|"In this lesson, we will start to look more closely at the practical side of teaching |
|young language learners. After looking at the characteristics of young learners |
|(alongside other groups of learners), we will think about ways to approach teaching |
|vocabulary, grammar andpronunciation in the young learner language classroom. We will |
|also look at how to create a supportive environment for our young language learners that|
|encourages them to learn about and reflect on their learning. Then, we will consider the|
|use of topic and activity-based teaching for young language learners and think about |
|planning activities across topic areas. Finally, we will startto think about ways to |
|focus on the four language skills that are part of the young language learner |
An Introduction to Teaching English to Young Learners
Your Instructor: Annie Hughes
Considering the Characteristics of Young Learners – and Using that Knowledgeto Teach Vocabulary
In the lesson, Implications for Teaching English to Young Learners, we looked at the interests of different ages of young learners as well as their needs and skills. We will expand on that topic briefly in this chapter to consider the characteristics of young learners (ages 3-6 years as well as 6-12 years), alongside older language learners (teenagers as well as adults).Then, we will take what we know about young learners to look at how to approach teaching vocabulary, an area of language learning that is of key importance, especially in the initial stages.
An Overview of Language Learners
When considering the abilities and skills of young learners, as well as the needs and challenges, we must consider numerous factors about them, including their development(social, emotional, physical and cognitive) and their feelings about learning English.
The approach to learning and teaching is very different from one group of language learners to the next as a result of their developmental level as well as their needs and interests. While we are not going to be looking at adolescent or adult language learners in any detail in this course, it is important to be awareof where young learners fit into the overview of language learners.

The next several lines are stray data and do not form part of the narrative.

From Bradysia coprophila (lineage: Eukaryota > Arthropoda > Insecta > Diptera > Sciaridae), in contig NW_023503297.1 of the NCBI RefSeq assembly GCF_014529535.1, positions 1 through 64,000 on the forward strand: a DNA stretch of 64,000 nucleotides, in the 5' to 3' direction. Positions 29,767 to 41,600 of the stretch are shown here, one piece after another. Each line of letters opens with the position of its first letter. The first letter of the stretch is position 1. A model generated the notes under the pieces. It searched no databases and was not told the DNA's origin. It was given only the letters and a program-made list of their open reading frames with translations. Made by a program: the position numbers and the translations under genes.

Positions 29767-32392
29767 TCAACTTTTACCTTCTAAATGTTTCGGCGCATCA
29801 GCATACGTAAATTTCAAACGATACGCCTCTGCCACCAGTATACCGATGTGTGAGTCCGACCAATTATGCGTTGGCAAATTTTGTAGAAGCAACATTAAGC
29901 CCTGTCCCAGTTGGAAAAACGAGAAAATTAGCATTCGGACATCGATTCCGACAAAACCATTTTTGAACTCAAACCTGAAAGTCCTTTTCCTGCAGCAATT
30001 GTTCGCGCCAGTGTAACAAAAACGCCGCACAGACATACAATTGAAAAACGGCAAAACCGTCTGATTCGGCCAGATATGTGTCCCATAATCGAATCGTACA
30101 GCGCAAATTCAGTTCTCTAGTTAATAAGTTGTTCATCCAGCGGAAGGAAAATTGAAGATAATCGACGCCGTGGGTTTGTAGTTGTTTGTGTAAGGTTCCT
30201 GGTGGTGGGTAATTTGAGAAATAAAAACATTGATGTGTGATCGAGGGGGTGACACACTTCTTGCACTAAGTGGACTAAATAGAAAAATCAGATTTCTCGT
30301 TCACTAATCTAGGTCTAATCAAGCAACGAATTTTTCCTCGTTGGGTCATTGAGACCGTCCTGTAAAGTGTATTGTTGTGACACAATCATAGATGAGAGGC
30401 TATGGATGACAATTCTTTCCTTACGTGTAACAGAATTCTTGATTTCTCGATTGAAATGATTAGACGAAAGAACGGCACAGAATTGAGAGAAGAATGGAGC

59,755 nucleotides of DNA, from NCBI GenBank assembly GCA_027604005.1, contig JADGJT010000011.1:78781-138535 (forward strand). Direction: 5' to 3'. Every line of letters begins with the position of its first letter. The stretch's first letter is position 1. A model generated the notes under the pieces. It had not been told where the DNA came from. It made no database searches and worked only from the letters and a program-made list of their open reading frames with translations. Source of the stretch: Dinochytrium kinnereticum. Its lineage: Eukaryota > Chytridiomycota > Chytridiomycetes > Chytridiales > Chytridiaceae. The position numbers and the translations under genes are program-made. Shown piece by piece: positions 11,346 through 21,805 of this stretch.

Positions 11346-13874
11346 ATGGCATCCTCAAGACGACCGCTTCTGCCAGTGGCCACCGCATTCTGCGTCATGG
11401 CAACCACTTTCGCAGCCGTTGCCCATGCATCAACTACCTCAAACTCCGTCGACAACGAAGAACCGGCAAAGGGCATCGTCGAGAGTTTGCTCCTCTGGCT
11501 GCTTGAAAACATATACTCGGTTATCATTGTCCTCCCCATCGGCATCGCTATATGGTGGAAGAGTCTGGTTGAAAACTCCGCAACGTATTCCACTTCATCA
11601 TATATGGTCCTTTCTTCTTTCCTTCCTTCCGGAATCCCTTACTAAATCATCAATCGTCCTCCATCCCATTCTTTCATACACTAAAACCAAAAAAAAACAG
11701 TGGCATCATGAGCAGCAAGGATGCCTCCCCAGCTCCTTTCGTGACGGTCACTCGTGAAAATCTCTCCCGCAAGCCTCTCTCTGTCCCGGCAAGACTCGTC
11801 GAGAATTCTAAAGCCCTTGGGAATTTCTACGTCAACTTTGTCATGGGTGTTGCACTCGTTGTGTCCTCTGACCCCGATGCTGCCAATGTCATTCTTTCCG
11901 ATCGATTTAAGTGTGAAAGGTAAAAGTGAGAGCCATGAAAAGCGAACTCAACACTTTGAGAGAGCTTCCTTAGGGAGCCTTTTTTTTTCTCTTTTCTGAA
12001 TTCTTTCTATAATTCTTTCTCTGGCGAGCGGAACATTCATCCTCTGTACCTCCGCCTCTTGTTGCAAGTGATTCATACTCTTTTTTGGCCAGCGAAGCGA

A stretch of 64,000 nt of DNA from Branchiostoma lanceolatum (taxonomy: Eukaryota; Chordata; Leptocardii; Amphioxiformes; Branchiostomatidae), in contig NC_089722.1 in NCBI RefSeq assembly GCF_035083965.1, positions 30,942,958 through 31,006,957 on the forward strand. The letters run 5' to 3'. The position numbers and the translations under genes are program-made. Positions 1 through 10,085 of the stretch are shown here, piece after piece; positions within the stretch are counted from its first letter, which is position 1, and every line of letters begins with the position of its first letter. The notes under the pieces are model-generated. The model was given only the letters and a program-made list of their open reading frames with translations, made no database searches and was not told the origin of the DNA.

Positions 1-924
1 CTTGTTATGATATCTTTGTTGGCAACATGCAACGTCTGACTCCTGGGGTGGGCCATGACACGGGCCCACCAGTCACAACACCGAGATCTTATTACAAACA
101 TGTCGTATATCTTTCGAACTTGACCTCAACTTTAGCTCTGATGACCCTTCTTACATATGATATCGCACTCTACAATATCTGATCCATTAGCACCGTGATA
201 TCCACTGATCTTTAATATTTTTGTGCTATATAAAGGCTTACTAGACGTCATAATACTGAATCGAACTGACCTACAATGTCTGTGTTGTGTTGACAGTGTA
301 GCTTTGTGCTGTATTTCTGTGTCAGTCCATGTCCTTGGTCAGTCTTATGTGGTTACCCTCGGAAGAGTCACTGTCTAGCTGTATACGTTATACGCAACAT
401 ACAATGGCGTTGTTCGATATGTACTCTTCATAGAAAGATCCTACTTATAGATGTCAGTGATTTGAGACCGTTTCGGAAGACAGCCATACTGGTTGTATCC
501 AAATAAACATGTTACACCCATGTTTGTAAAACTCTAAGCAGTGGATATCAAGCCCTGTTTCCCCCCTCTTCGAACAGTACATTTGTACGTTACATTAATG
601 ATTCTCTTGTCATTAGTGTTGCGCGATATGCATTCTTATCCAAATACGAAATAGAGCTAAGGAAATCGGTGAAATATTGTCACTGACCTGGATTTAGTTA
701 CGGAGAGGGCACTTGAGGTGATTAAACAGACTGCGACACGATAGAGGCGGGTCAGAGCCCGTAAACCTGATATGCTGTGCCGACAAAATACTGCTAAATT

For a summary of the characteristics of young learners alongside different age groups of language learners, see Figure 3.1 in Chapter 1 (Characteristics of language learners) in the Supplementary Material at the end of this lesson.
Planning activities for young learners
Looking specifically at the characteristics of younglearners, we can see that although their motivation and interest level tends to be high in general, they will not be fully aware of the need for the new language and will not easily take responsibility for their own language learning.
This means that when planning activities for young learners, teachers need to:
• capture their interest and motivate them with appropriate and engaging activities.• monitor the learning that may, or may not, be taking place and provide scaffolding and guidance for all aspects of their language learning.
• show them how to learn to learn. This involves helping them become more aware of what they are doing in class activities, learning to reflect on this and becoming aware of how these activities might benefit them.
• encourage them to take amore reflective approach to learning the language. Such reflection will help lead them to take a greater interest in what they are learning and also to take long-term responsibility for their own language learning.
Given what we know and understand about young language learners, we will now look at how to approach the teaching of vocabulary.
Teaching vocabulary to young learners